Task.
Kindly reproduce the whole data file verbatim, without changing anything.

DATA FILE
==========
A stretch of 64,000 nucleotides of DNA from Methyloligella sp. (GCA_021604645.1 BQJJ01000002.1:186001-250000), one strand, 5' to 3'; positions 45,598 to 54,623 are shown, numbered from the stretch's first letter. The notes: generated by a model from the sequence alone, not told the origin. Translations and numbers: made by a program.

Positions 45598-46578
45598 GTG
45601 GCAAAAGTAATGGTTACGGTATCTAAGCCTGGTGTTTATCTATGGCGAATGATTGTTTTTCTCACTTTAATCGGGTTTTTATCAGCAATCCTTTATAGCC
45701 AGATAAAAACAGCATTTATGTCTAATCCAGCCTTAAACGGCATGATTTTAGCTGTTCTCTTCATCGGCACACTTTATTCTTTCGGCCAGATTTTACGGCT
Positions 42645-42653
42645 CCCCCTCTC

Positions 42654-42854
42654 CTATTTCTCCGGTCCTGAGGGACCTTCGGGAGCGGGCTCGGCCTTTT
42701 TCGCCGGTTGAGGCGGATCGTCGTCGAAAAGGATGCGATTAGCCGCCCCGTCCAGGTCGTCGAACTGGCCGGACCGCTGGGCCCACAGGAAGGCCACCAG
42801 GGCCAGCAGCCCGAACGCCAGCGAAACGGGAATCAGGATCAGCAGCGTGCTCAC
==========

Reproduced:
A stretch of 64,000 nucleotides of DNA from Methyloligella sp. (GCA_021604645.1 BQJJ01000002.1:186001-250000), one strand, 5' to 3'; positions 45,598 to 54,623 are shown, numbered from the stretch's first letter. The notes: generated by a model from the sequence alone, not told the origin. Translations and numbers: made by a program.

Positions 45598-46578
45598 GTG
45601 GCAAAAGTAATGGTTACGGTATCTAAGCCTGGTGTTTATCTATGGCGAATGATTGTTTTTCTCACTTTAATCGGGTTTTTATCAGCAATCCTTTATAGCC
45701 AGATAAAAACAGCATTTATGTCTAATCCAGCCTTAAACGGCATGATTTTAGCTGTTCTCTTCATCGGCACACTTTATTCTTTCGGCCAGATTTTACGGCT
Positions 42645-42653
42645 CCCCCTCTC

Positions 42654-42854
42654 CTATTTCTCCGGTCCTGAGGGACCTTCGGGAGCGGGCTCGGCCTTTT
42701 TCGCCGGTTGAGGCGGATCGTCGTCGAAAAGGATGCGATTAGCCGCCCCGTCCAGGTCGTCGAACTGGCCGGACCGCTGGGCCCACAGGAAGGCCACCAG
42801 GGCCAGCAGCCCGAACGCCAGCGAAACGGGAATCAGGATCAGCAGCGTGCTCAC